Thursday
Jul242014

pancakes for breakfeast

What's this? Frontier Madagascar is now doing pancakes for breakfast once a week? Crikey!

Find out more about Frontier's volunteering projects in Madagascar.

Thursday
Jul242014

Binoculars at the ready please 

We're going on a bird survey in the mangroves. Exciting times!

Find out more about Frontier's volunteering projects in Madagascar.

Thursday
Jul242014

Making use of our new microscope

Our new microscope is beautiful and our beach conservation volunteers have been making great use of this analysing substrate samples from the local mangrove ecosystems. Awesome work!

Find out more about Frontier's volunteering projects in Madagascar.

Thursday
Jul242014

Creative ideas

So we may have turned an old broken wet suit into large beer bottle holders, along with a lovely useful little pocket for beer money. Cold beer anyone?

Find out more about Frontier's volunteering projects in Madagascar.

Thursday
Jul242014

Patriotism ahoy!

Our wonderful marine volunteer Natalie, all the way from Hong Kong, is putting the finishing touches to her lovely flag.

Find out more about Frontier's volunteering projects in Madagascar.

Thursday
Jul242014

Underwater fun

Underwater acrobatics!

Diving selfie                          Close encounters with the turtle kind

Find out more about Frontier's volunteering projects in Madagascar.

Thursday
Jul242014

The underwater world beauty of Nosy Be

Find out more about Frontier's volunteering projects in Madagascar.

 

Thursday
Jul242014

Ready to Dive?

Oui. Time to head out to the boat through the magic gate.

Out on the boat and getting ready to shortly kit up

Some still manage to stay pretty even when under water

Find out more about Frontier's volunteering projects in Madagascar.

Tuesday
Jul222014

Volunteer blog: Alfie Sheridan and Harry Gray

Crazy Awesome Nightwalk

Four intrepid explorers. One awesome nightwalk. What follows is a tale of high adventure, bizarre creatures and daring-do.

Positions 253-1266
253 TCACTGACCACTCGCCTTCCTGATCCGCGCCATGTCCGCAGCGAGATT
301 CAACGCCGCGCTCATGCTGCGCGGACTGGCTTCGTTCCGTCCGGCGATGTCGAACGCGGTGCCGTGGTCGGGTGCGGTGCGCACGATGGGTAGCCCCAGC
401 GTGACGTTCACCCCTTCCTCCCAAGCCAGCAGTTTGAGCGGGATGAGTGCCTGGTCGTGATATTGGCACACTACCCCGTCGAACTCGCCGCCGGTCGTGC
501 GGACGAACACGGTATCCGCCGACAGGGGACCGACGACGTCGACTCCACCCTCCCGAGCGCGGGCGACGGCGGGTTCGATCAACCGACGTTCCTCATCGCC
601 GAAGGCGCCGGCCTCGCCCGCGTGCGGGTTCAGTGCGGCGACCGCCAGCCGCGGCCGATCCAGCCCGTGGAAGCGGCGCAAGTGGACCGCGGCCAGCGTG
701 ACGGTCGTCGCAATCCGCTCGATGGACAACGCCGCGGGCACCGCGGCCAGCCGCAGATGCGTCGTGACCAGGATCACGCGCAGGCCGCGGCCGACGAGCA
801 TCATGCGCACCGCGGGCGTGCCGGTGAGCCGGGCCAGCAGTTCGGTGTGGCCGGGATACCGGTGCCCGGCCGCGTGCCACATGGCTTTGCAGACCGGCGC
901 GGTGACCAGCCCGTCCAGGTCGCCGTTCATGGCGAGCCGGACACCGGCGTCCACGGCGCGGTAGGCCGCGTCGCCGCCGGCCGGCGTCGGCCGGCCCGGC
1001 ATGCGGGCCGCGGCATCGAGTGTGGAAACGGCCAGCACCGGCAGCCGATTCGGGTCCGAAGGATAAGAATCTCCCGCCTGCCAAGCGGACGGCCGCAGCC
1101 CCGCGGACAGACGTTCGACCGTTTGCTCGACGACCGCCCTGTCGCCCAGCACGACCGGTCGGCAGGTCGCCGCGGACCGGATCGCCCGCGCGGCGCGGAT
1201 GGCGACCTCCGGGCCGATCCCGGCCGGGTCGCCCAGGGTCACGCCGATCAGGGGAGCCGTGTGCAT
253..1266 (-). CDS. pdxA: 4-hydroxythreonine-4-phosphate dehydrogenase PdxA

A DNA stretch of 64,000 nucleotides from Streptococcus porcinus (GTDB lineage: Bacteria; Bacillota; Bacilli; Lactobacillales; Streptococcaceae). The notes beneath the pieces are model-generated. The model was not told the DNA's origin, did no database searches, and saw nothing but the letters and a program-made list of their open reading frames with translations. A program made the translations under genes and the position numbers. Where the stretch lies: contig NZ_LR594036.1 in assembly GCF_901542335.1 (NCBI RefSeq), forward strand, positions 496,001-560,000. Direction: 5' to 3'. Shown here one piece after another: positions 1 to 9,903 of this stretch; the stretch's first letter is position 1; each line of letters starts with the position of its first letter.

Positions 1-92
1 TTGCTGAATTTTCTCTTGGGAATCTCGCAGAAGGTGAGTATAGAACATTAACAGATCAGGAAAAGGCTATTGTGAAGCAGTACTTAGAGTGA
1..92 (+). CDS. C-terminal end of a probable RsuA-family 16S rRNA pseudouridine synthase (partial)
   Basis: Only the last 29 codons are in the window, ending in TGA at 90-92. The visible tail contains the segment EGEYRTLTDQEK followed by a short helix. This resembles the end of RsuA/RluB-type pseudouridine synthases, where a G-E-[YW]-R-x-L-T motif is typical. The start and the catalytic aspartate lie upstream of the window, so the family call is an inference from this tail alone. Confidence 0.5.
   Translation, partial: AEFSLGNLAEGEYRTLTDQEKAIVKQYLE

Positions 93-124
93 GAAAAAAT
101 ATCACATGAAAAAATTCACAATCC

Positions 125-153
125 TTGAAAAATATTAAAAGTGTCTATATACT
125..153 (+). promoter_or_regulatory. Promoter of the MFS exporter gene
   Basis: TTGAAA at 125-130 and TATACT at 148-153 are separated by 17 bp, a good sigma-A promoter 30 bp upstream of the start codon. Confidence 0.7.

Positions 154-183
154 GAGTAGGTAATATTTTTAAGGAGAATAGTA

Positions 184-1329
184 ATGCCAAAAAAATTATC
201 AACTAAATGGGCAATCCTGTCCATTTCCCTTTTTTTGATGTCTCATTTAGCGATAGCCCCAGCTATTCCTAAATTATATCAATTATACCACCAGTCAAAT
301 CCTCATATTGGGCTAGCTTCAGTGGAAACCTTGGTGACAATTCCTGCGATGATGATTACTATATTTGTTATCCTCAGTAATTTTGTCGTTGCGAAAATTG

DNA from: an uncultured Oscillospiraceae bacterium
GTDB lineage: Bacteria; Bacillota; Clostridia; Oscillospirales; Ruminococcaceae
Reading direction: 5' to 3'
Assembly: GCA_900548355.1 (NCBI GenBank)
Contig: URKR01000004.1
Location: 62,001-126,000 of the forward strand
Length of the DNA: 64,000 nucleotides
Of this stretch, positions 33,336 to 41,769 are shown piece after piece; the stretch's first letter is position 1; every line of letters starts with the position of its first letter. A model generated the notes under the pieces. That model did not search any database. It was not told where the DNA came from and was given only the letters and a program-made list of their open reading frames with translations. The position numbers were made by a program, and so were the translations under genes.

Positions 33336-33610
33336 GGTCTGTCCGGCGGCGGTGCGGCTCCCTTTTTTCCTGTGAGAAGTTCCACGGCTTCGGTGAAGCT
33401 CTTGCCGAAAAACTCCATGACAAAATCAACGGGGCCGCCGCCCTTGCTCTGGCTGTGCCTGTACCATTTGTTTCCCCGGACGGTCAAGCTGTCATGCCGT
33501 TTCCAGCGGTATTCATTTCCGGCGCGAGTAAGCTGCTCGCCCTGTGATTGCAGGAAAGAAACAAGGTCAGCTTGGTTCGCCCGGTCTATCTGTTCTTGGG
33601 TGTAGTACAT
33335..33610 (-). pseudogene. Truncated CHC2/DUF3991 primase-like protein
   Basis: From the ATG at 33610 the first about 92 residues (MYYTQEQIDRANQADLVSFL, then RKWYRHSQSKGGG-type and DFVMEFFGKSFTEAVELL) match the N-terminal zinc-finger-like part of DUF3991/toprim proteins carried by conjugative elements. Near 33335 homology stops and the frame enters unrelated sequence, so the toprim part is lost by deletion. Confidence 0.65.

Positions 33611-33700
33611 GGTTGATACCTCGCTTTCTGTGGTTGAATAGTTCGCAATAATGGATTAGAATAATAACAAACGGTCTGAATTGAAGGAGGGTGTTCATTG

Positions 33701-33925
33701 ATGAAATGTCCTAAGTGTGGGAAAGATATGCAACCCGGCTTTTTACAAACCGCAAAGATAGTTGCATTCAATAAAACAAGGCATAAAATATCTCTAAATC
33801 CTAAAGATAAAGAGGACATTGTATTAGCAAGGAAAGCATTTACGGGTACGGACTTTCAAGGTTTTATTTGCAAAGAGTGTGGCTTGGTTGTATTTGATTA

Stumbling through the dark we make it the whole of 50m before we are set upon by a pair of ferocious Mouse Lemurs; their luminous eyes piercing the gloom. Led by our courageous guide (Rich), we battle our way through brush and briar down a path, and into the jungle. One particular female Souimanga Sunbird was so startled by our sudden appearance that she froze like a small, green, feathered rabbit in our torch light, no doubt having just settled for a peaceful night in. Alas, no such rest for us... further adventure awaited!

Not five minutes later, Cynthia’s sharp eyes (and sharper camera) picked out a juvenile Uroplatus ebenaui curled up, pretending to be a leaf. Its dragon-like head, in an odd juxtaposition with its rather puny tail; but an adorable specimen nonetheless. Almost invisible on its branch, this was a rare and miraculous find.

Of the three lemur species on Nosy Be, two are nocturnal. Having only just recovered from our encounter with the Mouse Lemurs we are struck by the fearsome cuddliness of a Hawk’s Sportive Lemur, not 3 feet from our path. Sleepy and somewhat unimpressed, he viewed us with mild dismay, before trundling off into the shadows. However, just when we thought the night had run out of surprises, the piece-de-resistance was pulled out of the hat.

On our way back to camp the brilliant red and white chest and dagger-like bill of a Madagascar Pygmy Kingfisher was illuminated roosting just above our heads. Although normally only seen as a flash of crimson, this particular individual sat calmly, allowing us to admire his dinky, yet regal shape. This was truly the cherry on a well-iced cake.

Finally, it was time for a night-time shower under the stars, watched by a worryingly voyeurific Crested Drongo.

By Alfie Sheridan and Harry Gray, terrestrial volunteer research assistants

Find out more about Frontier's volunteering projects in Madagascar.

Tuesday
Jul222014

Volunteer blog: Alex Simon

Love is without doubt one of the most powerful and endearing phrases that is used within the human language. It is an eternal presence within our fast-paced lives, being taken for granted and overused without a true understanding of the word. With multiple meanings from an expression that exaggerates the passion you feel for a certain activity or object to absolute heartfelt sincerity of another person. Couple this with plausibly the greatest gift we were given as a species then you really have a phrase that can send tingles through anyone’s spine. The phrase in question being ‘I LOVE LEARNING’, although it can seem a childish and simple phrase, aren’t the simple things in life those we keep most precious to us?

We learn everyday so the fact people could argue they don’t find it stimulating will become masters of their own downfall. Without being able to learn and process unfamiliar information into a form that our brain can understand, as a species we wouldn’t have evolved and become the stewards of the earth God intended for us to be when he put us on this incredible place we call home.